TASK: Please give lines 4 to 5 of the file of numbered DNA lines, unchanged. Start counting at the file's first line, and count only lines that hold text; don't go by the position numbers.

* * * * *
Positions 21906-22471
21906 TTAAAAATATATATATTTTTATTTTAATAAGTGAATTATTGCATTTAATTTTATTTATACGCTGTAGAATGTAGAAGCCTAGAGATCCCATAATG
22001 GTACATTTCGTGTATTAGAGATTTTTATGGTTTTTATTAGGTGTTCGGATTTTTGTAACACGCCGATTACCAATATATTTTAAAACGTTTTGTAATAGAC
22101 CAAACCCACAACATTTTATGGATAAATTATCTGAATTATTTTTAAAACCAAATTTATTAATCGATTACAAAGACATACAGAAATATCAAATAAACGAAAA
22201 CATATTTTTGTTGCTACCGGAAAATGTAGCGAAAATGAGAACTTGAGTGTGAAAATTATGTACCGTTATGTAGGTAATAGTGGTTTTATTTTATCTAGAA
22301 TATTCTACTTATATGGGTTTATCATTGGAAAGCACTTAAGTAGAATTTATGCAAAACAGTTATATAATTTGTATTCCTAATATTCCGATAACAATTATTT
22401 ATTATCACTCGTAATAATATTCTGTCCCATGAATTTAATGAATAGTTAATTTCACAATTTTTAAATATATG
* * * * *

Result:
22101 CAAACCCACAACATTTTATGGATAAATTATCTGAATTATTTTTAAAACCAAATTTATTAATCGATTACAAAGACATACAGAAATATCAAATAAACGAAAA
22201 CATATTTTTGTTGCTACCGGAAAATGTAGCGAAAATGAGAACTTGAGTGTGAAAATTATGTACCGTTATGTAGGTAATAGTGGTTTTATTTTATCTAGAA